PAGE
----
Markers of decongestion, dyspnea relief, and clinical outcomes among patients hospitalized with acute heart failure

Robb D. Kociol, Steven E. McNulty, Adrian F. Hernandez, Kerry L. Lee, Margaret M. Redfield, Russell P. Tracy, Eugene Braunwald, Christopher M. O'Connor, G. Michael Felker

Research output: Contribution to journalArticlepeer-review

101 Scopus citations


Background.Congestion is a primary driver of symptoms in patients with acute heart failure, and relief of congestion is a critical goal of therapy. Monitoring of response to therapy through the assessment of daily weights and net fluid loss is the current standard of care, yet the relationship between commonly used markers of decongestion and both patient reported symptom relief and clinical outcomes are unknown. Methods and Results.We performed a retrospective analysis of the randomized clinical trial, Diuretic Optimization Strategy Evaluation in Acute Heart Failure (DOSE-AHF), enrolling patients hospitalized with a diagnosis of acute decompensated heart failure. We assessed the relationship among 3 markers of decongestion at 72 hours.weight loss, net fluid loss, and percent reduction in serum N terminal B-type natriuretic peptide (NT-proBNP) level.and relief of symptoms as defined by the dyspnea visual analog scale area under the curve. We also determined the relationship between each marker of decongestion and 60-day clinical outcomes defined as time to death, first rehospitalization or emergency department visit. Mean age was 66 years, mean ejection fraction was 35%, and 27% had ejection fraction .50%. Of the 3 measures of decongestion assessed, only percent reduction in NT-proBNP was significantly associated with symptom relief (r=0.13; P=0.04). There was no correlation between either weight loss or net fluid loss and symptom relief, (r=0.04; P=0.54 and r=0.07; P=0.27, respectively). Favorable changes in each of the 3 markers of decongestion were associated with improvement in time to death, rehospitalization, or emergency department visit at 60 days (weight: hazard ratio, 0.91; 95% confidence interval, per 4 lbs; weight lost; fluid hazard ratio, 0.94; 95% confidence interval, per 1000 mL fluid loss; NT-proBNP hazard ratio, 0.95; 95% confidence interval, per 10% reduction). These associations were unchanged after multivariable adjustment with the exception that percent reduction in NT-proBNP was no longer a significant predictor (hazard ratio, 0.97; 95% confidence interval, The rates of death, HF hospitalization, or emergency department visit at 60 days for patients with 0, 1, 2, and 3 markers of decongestion (above the median) were 67%, 64%, 46%, and 38%, respectively (log rank P value=0.05). Conclusions.Weight loss, fluid loss, and NT-proBNP reduction at 72 hours are poorly correlated with dyspnea relief. However, favorable improvements in each of the 3 markers were associated with improved clinical outcomes at 60 days. These data suggest the need for ongoing research to understand the relationships among symptom relief, congestion, and outcomes in patients with acute decompensated heart failure.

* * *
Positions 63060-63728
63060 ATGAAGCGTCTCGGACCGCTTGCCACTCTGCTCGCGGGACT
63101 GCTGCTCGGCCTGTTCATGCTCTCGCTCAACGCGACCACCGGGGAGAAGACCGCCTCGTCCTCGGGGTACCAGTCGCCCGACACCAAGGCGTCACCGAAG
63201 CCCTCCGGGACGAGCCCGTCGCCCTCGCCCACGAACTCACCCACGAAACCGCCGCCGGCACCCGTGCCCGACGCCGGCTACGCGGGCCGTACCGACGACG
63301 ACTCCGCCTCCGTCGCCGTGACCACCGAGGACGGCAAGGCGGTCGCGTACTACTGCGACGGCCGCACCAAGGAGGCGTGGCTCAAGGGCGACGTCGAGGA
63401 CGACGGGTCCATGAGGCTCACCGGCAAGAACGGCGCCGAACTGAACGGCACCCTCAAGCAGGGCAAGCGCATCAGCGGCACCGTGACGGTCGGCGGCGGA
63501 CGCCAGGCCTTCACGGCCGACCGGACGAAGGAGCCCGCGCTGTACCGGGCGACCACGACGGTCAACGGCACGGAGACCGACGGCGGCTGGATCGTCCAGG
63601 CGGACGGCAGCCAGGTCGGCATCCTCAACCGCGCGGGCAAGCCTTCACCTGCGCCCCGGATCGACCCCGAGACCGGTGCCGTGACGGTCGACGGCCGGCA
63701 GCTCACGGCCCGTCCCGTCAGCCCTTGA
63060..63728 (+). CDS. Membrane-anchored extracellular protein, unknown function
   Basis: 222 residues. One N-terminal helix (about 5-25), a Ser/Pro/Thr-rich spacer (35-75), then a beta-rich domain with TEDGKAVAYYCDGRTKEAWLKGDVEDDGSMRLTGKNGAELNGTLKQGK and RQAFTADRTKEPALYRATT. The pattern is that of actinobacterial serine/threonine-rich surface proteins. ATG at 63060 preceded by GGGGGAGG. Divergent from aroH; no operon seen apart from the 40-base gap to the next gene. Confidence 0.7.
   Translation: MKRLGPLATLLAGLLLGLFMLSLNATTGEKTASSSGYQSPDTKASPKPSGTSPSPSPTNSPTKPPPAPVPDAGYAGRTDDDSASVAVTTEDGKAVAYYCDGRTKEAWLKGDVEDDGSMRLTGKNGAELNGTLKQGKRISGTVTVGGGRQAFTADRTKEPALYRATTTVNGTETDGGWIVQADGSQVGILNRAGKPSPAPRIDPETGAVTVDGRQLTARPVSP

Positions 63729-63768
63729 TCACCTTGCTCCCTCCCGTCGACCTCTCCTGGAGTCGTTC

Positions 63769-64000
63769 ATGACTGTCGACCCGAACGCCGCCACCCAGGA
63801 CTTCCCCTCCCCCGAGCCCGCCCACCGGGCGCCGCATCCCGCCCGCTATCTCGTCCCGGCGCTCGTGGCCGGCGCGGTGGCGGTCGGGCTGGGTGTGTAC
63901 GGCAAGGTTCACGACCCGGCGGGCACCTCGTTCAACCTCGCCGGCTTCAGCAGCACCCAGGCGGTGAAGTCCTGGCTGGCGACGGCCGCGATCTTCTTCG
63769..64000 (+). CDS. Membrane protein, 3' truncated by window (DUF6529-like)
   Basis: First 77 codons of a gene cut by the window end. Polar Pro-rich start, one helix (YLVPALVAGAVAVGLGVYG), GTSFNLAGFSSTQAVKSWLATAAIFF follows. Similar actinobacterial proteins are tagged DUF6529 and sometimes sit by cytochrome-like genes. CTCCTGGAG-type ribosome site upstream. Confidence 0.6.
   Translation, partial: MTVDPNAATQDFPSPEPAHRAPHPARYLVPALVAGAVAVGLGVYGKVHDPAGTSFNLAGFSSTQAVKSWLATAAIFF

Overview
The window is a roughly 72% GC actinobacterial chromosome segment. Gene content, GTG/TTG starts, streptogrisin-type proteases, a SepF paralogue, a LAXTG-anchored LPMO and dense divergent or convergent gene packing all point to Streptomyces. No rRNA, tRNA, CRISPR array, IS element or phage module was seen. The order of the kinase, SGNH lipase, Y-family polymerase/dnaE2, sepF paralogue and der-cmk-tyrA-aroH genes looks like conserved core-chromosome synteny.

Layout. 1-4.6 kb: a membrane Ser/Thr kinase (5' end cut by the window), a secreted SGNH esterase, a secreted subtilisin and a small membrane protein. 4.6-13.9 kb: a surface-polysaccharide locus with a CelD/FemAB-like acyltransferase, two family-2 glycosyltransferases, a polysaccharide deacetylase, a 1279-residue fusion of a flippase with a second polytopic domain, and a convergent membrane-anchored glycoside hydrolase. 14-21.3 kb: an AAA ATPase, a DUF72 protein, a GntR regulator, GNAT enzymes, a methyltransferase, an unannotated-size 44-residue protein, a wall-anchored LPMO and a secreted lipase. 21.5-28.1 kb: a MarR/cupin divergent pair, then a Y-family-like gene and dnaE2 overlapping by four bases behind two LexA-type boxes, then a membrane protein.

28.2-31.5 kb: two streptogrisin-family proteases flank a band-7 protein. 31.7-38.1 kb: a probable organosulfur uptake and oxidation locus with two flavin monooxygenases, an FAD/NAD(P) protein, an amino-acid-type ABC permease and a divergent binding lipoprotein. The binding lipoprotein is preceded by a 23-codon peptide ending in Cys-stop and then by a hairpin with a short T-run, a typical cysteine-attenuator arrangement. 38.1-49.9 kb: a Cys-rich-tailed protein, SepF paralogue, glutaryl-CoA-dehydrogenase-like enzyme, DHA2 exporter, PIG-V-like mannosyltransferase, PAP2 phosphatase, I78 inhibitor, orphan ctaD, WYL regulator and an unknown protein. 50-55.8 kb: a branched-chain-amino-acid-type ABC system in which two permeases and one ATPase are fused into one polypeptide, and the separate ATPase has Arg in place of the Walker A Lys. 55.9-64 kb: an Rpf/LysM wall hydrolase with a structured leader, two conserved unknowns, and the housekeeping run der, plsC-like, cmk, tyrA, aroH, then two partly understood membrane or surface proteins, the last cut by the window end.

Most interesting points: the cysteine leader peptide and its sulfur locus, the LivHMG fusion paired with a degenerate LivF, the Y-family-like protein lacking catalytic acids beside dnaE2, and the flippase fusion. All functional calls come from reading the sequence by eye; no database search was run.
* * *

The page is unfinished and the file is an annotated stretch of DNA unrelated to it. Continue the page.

Original languageEnglish (US)
Pages (from-to)240-245
Number of pages6
JournalCirculation: Heart Failure
Issue number2
StatePublished - Mar 2013


  • Diuretics
  • Dyspnea
  • Heart failure

ASJC Scopus subject areas

  • Cardiology and Cardiovascular Medicine


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